Last column, we talk about mum’s cookie jar and the importance of setting side an amount of money to fall back on in case you need it. This column, we discuss three other important factors to consider when setting your priorities for living secure.
Pay Yourself First
This is a tough one for women. Either women have been trained or are naturally givers. Giving to everyone else in your life, your husband, your children, your friends, is good. But it’s not good when it comes to money.
Your income needs to be allocated first to you, then to your bills, then to all the other loved ones in your life.
Think about it this way—when you are older, if you do not become financially self-sufficient, you will become a financial burden on your loved ones. By saving now you are giving the ultimate gift to your loved ones — freedom from worry when you get older.
How much should you pay yourself? That depends on what you are paying out in expenses and where you are in your financial plan. Jane wants to do two things first—payoff all consumer debt and stash enough for six months’ living expenses.
Set aside a small payment for yourself out of every paycheck. Even if your payment to yourself is only $20 a month, make that payment every month. As you pay off your consumer debt and fill up your cookie jar with cash, you’ll be able to increase your payments to yourself. But no matter what, a portion of your income from now on goes to you.
Pay Off all Consumer Debt
It is important that you tackle any consumer debt with the maximum amounts you can pay to completely get rid of any such debt as soon as possible. Make a list of these debts and figure out what you will need to pay them off. If you do nothing else from reading this column, paying off your consumer debt will make your future financial life better. While you are paying off this debt, stop using all but one or two credit cards to incur any new consumer debt and do not incur any new debt unless you can pay off the bill in full every month. Live on cash, not debt. As you pay off the consumer accounts, cut up the cards and close the accounts. There is no reason for anyone to have more than one or two credit cards at a time.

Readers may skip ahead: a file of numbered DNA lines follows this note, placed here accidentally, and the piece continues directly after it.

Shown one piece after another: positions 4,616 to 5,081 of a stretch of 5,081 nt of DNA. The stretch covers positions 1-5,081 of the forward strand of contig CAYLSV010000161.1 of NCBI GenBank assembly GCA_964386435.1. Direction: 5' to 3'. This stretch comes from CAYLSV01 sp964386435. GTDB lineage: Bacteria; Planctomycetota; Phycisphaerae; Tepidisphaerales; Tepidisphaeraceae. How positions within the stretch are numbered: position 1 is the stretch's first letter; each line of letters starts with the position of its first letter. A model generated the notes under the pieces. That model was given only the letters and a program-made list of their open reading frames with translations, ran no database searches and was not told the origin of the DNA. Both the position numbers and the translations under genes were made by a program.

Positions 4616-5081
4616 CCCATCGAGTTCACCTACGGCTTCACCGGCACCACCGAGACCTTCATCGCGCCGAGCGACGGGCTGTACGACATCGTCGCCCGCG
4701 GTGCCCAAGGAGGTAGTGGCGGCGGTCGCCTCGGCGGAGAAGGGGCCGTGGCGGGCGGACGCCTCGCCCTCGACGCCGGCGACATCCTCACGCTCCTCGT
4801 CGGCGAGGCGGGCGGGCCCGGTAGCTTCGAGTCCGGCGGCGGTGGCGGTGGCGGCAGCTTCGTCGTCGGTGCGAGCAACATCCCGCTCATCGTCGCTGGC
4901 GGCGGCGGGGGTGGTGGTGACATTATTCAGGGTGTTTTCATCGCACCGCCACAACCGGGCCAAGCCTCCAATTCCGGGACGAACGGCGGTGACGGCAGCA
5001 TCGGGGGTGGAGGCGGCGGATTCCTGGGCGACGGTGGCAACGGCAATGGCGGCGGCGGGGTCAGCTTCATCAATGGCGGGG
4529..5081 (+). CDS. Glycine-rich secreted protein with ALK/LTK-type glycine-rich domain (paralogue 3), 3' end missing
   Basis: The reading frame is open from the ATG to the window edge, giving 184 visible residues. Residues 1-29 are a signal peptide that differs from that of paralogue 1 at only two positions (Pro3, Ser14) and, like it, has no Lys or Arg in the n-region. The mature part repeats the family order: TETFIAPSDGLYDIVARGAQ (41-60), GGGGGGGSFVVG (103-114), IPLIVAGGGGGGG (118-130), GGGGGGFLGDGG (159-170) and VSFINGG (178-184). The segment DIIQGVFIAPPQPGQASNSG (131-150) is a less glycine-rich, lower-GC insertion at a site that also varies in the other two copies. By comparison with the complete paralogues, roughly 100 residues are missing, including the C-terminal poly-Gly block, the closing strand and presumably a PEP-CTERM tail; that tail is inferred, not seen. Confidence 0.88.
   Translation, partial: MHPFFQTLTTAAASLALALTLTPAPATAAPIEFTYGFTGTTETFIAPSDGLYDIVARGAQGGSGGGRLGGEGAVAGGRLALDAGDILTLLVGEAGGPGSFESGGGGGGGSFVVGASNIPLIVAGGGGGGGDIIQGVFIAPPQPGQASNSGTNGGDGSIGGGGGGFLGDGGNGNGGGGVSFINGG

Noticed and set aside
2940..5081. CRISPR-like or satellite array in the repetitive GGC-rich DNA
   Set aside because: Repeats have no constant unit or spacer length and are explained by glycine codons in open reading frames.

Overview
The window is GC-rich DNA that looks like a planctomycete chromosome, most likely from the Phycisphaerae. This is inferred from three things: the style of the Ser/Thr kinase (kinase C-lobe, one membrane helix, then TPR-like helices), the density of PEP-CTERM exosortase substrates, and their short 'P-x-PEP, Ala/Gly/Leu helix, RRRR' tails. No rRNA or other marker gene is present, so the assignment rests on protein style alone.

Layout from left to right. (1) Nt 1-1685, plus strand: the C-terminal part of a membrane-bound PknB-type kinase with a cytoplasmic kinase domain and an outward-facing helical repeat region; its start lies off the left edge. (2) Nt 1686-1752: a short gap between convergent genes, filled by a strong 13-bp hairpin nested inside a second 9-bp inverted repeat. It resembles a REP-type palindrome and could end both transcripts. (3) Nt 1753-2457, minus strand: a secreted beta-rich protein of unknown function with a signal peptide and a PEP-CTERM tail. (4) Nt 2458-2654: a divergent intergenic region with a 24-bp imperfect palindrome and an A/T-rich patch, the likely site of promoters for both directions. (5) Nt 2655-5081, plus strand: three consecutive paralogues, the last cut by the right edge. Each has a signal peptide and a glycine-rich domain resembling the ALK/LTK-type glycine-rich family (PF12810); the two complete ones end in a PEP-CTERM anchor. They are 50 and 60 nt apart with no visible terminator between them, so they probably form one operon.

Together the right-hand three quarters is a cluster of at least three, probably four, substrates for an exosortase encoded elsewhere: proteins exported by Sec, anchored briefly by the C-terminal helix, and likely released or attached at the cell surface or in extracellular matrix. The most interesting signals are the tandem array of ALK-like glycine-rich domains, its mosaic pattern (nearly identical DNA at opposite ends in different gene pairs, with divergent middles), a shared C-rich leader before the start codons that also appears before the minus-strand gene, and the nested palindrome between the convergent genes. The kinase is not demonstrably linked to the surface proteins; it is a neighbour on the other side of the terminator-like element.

Contribute To Your 401(k)
The most common “qualified” retirement plans are pension plans, profit sharing plans, employee stock ownership plans, 401(k) plans and 403(b) plans. These types of plans are “qualified” because they provide tax advantages to employers and employees.
Contributions to these plans are tax deferred, meaning you contribute pre-tax earnings to a 401(k) plan. This is a type of forced savings. With retirement plans, a good rule is always to invest for growth. Unless you are ready to retire within the next couple of years, your retirement investments should look to long-term return. Do not put all your retirement eggs into one basket, pick different investments, but do include growth vehicles in your planning. This means picking stocks and taking risks, but the place to do this is with retirement funds over the long term.
About the Author: Lyn Striegel is an attorney in private practice in Chesapeake Beach and Annapolis. Lyn has over thirty years experience in the fields of estate and financial planning and is the author of “Live Secure: Estate and Financial Planning for Women and the Men Who Love Them (2011 ed.).” Nothing in this article constitutes specific legal or financial advice and readers are advised to consult their own counsel.